Photo via Instagram.
In honor of Black History Month, here at Shifter Mag, we have put together a list of innovative and inspiring up-and-coming Black filmmakers who are sure to influence the world of cinema. They have created and executed visions of their own, making their talents known and set to leave their mark.
1. Blitz Bazawule
The Ghanaian filmmaker was born and raised in New York City. Bazawule made his feature directorial debut with the Netflix film "The Burial of Kojo" and co-directed Beyonce’s "Black is King," which scored the filmmaker his first Grammy Nomination.
Blitz’s stylistic choices have been coined as “magical realism” grounded in his life experiences, as well as imagination. Bazawule is now attached to the Broadway musical adaptation of "The Color Purple," set to be released in 2023.
2. Janicza Bravo
The name Janicza Bravo may ring a bell, as the director has received credits for episodes of acclaimed TV shows "Dear White People" and "Atlanta." However, the buzz surrounding the American filmmaker and producer took a turn with the premiere of "Zola" at the 2020 Sundance Film Festival.
Bravo struck audiences with the dark, yet humorous approach to the film, as well as embodying the adventurous aspect of the story, as the film was inspired by a viral tweet sensation about a stripper who embarks on a chaotic cross-country adventure. On top of her memorable and impactful stylistic choices, Bravo took the indie film to address cultural appropriation, as well as assault.
3. Shaka King
Shaka King, an American film director made his first wave of mainstream buzz with his director and co-writing credits with the 2021 biopic "Judas and the Black Messiah," earning him two Oscar wins.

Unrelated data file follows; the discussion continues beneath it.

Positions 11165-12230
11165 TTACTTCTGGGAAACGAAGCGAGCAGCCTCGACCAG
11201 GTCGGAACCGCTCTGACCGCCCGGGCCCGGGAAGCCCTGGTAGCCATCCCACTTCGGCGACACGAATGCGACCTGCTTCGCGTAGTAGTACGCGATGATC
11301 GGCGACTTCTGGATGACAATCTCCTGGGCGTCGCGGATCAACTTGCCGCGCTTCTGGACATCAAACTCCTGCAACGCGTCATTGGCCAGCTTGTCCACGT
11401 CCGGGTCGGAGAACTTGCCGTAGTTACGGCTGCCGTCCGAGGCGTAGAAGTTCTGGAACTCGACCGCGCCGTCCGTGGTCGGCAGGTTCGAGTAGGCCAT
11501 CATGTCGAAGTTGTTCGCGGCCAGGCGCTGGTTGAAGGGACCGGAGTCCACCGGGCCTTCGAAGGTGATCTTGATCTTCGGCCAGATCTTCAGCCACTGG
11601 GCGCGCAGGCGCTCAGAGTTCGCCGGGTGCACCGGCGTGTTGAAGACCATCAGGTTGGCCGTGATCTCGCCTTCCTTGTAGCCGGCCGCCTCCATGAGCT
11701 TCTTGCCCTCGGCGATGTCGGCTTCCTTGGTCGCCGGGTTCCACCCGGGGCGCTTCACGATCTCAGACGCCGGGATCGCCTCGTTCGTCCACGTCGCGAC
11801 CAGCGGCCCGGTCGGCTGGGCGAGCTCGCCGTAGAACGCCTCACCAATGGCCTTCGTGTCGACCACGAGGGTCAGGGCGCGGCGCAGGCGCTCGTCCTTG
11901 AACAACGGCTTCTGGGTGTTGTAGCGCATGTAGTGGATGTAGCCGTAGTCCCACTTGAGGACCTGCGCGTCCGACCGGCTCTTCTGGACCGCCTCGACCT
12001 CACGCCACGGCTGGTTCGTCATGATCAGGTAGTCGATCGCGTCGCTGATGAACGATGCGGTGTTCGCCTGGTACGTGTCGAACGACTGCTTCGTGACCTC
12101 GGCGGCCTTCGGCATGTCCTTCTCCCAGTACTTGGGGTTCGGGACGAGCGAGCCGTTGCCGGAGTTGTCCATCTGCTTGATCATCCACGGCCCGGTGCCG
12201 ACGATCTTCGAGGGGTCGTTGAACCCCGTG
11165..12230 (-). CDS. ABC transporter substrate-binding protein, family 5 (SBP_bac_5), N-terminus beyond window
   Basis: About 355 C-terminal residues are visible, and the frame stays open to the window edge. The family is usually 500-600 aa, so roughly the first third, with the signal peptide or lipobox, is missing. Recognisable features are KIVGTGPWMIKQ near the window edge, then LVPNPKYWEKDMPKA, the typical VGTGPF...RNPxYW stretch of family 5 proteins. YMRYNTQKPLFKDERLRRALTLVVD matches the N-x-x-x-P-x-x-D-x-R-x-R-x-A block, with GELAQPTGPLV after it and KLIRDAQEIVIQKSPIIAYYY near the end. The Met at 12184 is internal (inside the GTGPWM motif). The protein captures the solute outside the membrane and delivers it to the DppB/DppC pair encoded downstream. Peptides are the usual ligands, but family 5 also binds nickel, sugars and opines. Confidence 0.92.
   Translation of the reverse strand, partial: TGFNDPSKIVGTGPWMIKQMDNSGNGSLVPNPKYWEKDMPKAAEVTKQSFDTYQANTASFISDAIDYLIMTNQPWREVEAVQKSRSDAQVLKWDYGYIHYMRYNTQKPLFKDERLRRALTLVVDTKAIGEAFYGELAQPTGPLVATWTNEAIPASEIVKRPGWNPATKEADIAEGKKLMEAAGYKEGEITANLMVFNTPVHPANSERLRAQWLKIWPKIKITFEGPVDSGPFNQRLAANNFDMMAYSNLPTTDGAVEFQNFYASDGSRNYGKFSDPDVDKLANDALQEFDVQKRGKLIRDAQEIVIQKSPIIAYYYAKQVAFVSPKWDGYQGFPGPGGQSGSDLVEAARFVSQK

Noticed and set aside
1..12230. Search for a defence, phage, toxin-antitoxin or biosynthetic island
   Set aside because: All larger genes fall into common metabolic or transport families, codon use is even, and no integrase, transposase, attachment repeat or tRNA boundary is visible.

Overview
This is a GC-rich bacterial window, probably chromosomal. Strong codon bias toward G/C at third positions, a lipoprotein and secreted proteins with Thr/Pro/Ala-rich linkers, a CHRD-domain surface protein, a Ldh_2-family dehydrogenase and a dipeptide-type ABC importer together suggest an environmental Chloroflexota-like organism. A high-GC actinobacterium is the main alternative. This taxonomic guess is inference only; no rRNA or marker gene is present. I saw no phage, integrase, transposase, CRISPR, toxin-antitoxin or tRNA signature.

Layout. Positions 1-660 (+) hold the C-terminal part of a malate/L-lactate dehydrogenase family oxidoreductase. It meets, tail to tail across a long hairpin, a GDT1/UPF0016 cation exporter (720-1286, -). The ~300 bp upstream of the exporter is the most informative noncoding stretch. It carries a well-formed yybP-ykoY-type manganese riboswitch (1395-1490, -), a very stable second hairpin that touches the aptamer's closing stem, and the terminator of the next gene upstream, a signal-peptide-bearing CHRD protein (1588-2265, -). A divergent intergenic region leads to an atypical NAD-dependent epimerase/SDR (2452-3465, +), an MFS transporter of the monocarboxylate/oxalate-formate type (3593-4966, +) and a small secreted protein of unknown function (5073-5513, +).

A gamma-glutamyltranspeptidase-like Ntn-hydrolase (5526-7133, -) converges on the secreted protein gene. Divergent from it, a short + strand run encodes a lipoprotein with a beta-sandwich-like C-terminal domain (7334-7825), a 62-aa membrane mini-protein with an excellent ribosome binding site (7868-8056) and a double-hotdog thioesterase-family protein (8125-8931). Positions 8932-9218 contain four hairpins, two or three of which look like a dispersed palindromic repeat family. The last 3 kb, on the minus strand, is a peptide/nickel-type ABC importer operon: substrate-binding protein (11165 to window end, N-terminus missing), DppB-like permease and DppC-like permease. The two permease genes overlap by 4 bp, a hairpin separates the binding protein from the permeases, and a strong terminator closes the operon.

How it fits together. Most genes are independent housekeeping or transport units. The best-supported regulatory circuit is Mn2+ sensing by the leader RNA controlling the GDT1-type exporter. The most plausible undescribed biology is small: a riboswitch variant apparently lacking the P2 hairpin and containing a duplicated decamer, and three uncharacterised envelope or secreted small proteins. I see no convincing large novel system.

King is planning to continue this wave in the world of television. The New York-born and raised director, screenwriter, and film producer announced last year he is set to develop a series for FX.
4. Channing Godfrey Peoples
Channing Godfrey Peoples is an American writer, director, and producer who made her directorial debut of the critically acclaimed 2020 film "Miss Juneteeth."
Peoples’ has expressed her desire to depict and continue depicting everyday black people through her art and shine a light on historical traditions, such as Juneteenth that tie with this feeling of freedom.
5. Stefon Bristol
Bristol, the Brooklyn-born film director, and screenwriter made his feature debut as director of 2019 "See You Yesterday." The film was produced by film icon Spike Lee, who also mentored Bristol through his studies at NYU, giving him the opportunity to take his vision to a new level and take the unique, sci-fi premise of the film to a new level.
Stefon Bristol roots in art in experiences that are 'achingly familiar' to everyday people, while adding bending the reality of the world through stylistic choices. Bristol is set to embark on the sci-fi thriller "BREATHE" and more projects.